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It Takes a Community: The Secret to Fixing Our Nation's Schools

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With education topping his agenda, President Obama sent a powerful message during last month's State of the Union address: No school is an island. "Education," Obama said, "begins not in our classrooms, but in our homes and communities."

"We know what's possible for our children," he continued, "when reform isn't just a top-down mandate, but the work of local teachers and principals, school boards and communities."

As someone who's fought for community-based schools for more than two decades, I couldn't agree more.

The President's words were a great start, but there is more to the message. Had he devoted more of his speech to education, here's what the President might have said:

Yes, a rigorous education coupled with family and community supports are key to educating all of our children. No one can dispute the power of great teachers and an engaging curriculum, accompanied by afterschool enrichment, wraparound health and social services, real family involvement and the chance for students to contribute to their communities. We can and we must work to educate the whole child -- and impact the whole family -- particularly those from underserved communities.

I know that our schools cannot do this alone. Families and community organizations must step up. My administration has been learning what success looks like from school and community leaders.

They are organizing community schools that serve as neighborhood hubs, open year-round with longer hours and linked with local organizations to provide a range of opportunities, from tutoring, enrichment, mentoring and health services for children to evening classes for parents and neighborhood residents. These kinds of schools are driving student achievement and neighborhood revitalization; promoting family involvement in school; and strengthening community bonds.

Given our nation's fiscal challenges, we have no choice but to organize public, private, and community resources more effectively and collaboratively. A recent report from the Coalition for Community Schools shows that for every $1 that the school system invests in a community school, the community invests an additional $3. That's real leverage. According to Secretary of Education Arne Duncan, the return was even greater during his tenure organizing 150 community schools in Chicago.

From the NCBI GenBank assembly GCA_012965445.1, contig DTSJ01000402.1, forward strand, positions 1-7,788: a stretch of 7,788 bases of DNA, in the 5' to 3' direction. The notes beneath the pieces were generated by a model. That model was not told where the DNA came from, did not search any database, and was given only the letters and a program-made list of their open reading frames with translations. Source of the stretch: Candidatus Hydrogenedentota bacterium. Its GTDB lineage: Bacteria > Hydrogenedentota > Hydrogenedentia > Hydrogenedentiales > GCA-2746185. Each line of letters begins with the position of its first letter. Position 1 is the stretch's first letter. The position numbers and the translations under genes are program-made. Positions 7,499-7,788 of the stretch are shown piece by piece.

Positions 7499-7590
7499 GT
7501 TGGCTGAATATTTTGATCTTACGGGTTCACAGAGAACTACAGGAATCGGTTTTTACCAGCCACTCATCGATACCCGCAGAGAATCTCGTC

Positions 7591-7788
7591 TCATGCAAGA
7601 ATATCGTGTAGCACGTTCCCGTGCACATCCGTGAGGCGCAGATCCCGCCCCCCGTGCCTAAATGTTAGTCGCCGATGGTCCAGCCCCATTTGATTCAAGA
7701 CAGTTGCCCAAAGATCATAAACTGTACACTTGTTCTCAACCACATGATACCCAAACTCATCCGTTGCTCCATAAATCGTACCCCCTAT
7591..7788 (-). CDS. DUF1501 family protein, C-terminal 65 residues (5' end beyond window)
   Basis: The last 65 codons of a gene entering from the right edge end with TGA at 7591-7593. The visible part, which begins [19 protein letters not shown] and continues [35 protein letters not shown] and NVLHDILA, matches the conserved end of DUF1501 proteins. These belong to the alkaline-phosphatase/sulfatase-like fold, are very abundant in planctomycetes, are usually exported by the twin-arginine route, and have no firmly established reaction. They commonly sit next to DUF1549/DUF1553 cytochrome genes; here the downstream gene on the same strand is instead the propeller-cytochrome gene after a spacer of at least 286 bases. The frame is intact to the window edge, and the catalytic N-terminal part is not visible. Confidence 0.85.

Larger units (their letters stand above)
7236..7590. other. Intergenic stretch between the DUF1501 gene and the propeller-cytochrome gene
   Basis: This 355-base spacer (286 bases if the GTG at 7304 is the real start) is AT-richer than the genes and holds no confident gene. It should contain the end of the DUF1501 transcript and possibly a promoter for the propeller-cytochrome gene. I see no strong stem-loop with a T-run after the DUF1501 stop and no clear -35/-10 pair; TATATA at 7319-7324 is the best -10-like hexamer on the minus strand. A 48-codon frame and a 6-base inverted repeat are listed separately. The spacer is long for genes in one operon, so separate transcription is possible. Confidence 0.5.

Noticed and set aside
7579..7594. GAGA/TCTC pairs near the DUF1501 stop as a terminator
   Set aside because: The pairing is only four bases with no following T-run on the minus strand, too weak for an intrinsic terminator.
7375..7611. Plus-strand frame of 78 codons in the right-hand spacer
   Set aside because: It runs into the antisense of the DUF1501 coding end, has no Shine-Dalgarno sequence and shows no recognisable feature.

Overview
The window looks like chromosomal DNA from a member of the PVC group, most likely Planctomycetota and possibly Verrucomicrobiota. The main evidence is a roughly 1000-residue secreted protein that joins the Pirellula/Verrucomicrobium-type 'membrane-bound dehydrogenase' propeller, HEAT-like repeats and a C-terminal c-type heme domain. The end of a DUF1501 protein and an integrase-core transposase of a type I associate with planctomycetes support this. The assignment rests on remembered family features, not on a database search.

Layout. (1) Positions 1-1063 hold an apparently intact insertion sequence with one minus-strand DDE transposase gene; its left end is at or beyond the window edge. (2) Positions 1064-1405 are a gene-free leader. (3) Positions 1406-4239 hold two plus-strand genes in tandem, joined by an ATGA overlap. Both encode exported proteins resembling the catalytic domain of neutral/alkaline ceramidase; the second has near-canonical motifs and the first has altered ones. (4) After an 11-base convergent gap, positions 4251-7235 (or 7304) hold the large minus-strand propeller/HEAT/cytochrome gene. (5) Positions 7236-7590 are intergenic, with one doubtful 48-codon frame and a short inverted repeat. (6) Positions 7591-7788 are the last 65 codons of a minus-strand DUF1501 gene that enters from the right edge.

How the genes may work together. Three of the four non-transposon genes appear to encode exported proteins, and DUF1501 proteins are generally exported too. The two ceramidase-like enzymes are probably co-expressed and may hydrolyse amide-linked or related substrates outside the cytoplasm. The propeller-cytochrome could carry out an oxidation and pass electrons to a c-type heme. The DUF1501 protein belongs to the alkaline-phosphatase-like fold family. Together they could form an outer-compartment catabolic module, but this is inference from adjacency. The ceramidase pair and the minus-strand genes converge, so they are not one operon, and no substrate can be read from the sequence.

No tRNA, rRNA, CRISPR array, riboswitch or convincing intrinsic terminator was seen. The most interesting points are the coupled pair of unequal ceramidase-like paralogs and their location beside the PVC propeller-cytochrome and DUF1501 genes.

And the research is clear: students in community schools learn better, attend school more, and are healthier.

The Lane Middle School in Portland, Ore. shows what's possible. Lane is one of 60 Schools Uniting Neighborhoods (SUN) community schools organized through a partnership of Multnomah County, the city of Portland and six school districts.

Lane works with higher education institutions, public agencies and community-based organizations to provide homework assistance, tutoring, sports and arts activities, and youth empowerment and leadership groups. The school links students and families to individualized social services and connects with them through a family engagement coordinator. A school-based health center, operated by Multnomah County, cares for students and their families. A dedicated staffer mobilizes these resources and integrates them into the school, allowing educators to focus on academics.

Principal Karl Logan reports that Lane is the first school in Oregon to move beyond federal benchmarks and has since received a state award for closing the achievement gap. Logan considers the SUN community school as a pillar of Lane's success.

We know the formula works elsewhere, in places like Chicago, Cincinnati, Evansville, Hartford, Kansas City, Montgomery County (MD), Tulsa, and rural communities as well.

To replicate and build on these successes, I want to send a clear message that we all share responsibility for our children's future, and ask Congress to offer incentives, such as grants and policy reforms that move schools and community partners toward collaborations that focus on results.

Let's modify top-down educational mandates such as No Child Left Behind to unleash the power of communities to adapt school models to neighborhood needs. State and local government, schools, and private supporters must allocate funds to schools for staffers to coordinate these critical partnerships and encourage community participation.

Washington will provide invaluable leadership. But the beauty of the community schools model, and the key to its sustainability, is that it originates from the grassroots.

Just as community schools nurture partnerships among educators, advocates, and citizens, I pledge a new level of partnership between Washington and communities nationwide to build on the promise of this approach: healthy kids, healthy families, and healthy communities. The only way we'll get there is by working together.

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